They've permitted small independent "private" enterprise from the beginning of the revolution. They rule has been that it was limited to the family, such as father and son, parents and children, or brothers and sisters. The whole phenomena with the rehabilitation of classic cars of the 50's and 60's has been a small cottage industry of individuals. Much of the work is done as barter rather than money.
-- Gary
Comment by TNT666 on September 22, 2010 at 4:41pm
I was not aware that Cuba's laws permitted private work as long it was individual enterprise. Very interesting. I hope this news does not change that. thx for the info.
Comment by Geraldo Cienmarcos on September 22, 2010 at 3:28pm
A Marxist analysis of Cuba's new economic reforms
Tuesday, September 21, 2010
By: Brian Becker

PSL's view of Cuba's plan to eliminate 500,000 state-sector jobs

It is more important than ever for communists, in general, and the Party for Socialism and Liberation, specifically, to state our position on the Cuban Revolution.

The capitalist media, the government, legions of academics and think tank policy “experts” are busy at work defining the current stage of the Cuban Revolution, and assessing major political and economic pronouncements made by Cuba and its individual leaders in recent weeks.

Unlike the capitalist government and its “thinkers,” we in the PSL are partisans of the Cuban Revolution. The capitalists look at any weakness in Cuba as an opportunity to attack, weaken or subvert the Cuban Revolution and the cause of socialism. We seek to promote a militant defense of Cuba and socialism. We seek to evaluate its problems, contradictions and policies with a different aim than the Empire. Thus, the “battle of ideas” on the question of Cuba is part and parcel of the global class struggle that is intensifying daily.

The Cuban government recently announced a major economic reorganization that will involve the reduction in employment in the state sector by as many as 500,000 workers. The reforms will also promote the enlargement of what is called the “private sector,” which means the formation of privately owned enterprises organized to generate profits for the private owners of the businesses.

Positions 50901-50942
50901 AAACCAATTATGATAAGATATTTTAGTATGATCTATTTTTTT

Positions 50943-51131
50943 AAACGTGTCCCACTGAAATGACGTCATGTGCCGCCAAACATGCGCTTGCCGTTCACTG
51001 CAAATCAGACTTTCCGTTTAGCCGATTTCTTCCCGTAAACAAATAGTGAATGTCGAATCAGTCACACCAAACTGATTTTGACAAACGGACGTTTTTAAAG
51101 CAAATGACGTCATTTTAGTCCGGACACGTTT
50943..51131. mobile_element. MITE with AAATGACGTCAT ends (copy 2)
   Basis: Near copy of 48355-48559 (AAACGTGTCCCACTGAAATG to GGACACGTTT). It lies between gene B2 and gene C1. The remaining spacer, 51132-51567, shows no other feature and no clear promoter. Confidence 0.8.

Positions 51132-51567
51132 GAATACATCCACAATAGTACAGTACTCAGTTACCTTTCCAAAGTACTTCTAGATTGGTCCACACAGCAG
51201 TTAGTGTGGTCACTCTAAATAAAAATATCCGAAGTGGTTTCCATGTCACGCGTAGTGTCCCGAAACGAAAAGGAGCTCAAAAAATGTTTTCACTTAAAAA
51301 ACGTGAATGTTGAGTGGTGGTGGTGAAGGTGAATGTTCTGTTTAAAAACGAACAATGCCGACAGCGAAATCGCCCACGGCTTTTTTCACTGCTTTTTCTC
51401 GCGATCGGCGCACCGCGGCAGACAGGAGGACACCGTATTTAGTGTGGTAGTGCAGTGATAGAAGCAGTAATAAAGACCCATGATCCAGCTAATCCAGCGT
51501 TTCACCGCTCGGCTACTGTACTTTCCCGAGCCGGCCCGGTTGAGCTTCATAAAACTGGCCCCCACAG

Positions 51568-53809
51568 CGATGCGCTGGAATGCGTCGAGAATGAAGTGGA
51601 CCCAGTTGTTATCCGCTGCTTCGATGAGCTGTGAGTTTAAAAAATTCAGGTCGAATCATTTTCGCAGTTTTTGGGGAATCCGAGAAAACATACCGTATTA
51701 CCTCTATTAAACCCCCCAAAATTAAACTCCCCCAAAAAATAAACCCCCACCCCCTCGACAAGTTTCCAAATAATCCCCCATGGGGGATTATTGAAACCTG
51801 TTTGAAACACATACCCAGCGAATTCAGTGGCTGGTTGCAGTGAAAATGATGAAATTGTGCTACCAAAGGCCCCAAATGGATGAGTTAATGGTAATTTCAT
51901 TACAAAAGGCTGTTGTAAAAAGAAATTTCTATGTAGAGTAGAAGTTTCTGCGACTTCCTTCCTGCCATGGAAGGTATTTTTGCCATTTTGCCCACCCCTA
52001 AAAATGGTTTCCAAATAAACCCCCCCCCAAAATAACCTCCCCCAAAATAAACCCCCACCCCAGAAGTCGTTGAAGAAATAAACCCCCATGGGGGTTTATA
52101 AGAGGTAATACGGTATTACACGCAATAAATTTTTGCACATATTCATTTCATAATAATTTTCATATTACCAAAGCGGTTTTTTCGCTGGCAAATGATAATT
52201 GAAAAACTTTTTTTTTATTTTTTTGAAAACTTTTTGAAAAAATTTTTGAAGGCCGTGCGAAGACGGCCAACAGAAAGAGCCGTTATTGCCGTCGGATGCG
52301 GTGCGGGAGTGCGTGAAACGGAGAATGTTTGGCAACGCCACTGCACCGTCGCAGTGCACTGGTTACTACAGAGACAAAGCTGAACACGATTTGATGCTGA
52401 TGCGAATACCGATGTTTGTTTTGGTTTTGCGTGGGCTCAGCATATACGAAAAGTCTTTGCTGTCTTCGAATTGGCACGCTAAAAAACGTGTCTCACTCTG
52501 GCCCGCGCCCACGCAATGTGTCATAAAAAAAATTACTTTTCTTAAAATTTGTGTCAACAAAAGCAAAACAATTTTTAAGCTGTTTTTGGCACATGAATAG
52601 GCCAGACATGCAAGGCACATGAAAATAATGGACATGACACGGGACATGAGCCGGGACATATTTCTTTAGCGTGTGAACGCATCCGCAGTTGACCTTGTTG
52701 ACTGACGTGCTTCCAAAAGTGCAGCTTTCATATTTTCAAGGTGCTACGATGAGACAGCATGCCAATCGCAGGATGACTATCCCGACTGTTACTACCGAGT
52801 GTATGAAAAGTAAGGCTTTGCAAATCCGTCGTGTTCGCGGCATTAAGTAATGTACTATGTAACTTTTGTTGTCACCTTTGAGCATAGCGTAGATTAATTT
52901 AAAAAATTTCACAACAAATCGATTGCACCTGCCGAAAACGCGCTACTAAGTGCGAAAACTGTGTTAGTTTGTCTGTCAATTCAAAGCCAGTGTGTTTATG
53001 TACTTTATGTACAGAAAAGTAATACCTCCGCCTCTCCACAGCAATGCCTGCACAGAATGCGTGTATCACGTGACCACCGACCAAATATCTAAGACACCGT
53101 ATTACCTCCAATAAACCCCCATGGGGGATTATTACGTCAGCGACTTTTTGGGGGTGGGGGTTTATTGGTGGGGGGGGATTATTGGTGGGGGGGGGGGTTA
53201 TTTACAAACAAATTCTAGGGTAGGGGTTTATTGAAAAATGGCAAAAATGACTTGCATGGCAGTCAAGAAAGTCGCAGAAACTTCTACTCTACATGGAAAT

There already is a private sector in Cuba, but it is limited and based on self-employment rather than employing the labor of others. Taxi drivers, restaurants, barbers and hairstylists, mechanics, and farmers are some of the occupations and areas of private business. The number of people working in the private sector is in the hundreds of thousands.

An unanswered question so far is whether the Cuban government is preparing to change its laws on the rights of privately owned business to hire labor—and thus exploit labor—and to generate and accumulate capital.

Click here to read the full analysis.
Comment by Geraldo Cienmarcos on September 15, 2010 at 2:11pm
Here is a concept for liberal free thinkers.
This is organization is in rural a county in California, USA. I've found that most activists are not divided by God belief. In fact in my experience, the subject almost never comes up. The topic at hand is getting liberals and progressives to vote; electing progressives to office; equal access to universal health care; fair and living wages; equality of justice; economic justice; ending racism, sexism and homophobia; putting a stop to unnecessary US Military intervention, etc. ...
-- Gary


Realizing that our shared commitment to human rights, religious freedom, and peace and social justice, significantly outweighs our differences; we the undersigned, comprised of both secular and religious progressives, declare an alliance between progressive, rational-minded people regardless of one’s spiritual, religious, or secular perspective.

While our beliefs about the existence of God may differ, progressive Americans share a common tradition of humanism dating back to at least the Renaissance. Many spiritual and religious thinkers have significantly contributed to the advancement of doubt, free thinking, and the sciences, laying the ground work for the Enlightenment and modernity. There is no "cultural war" dividing us.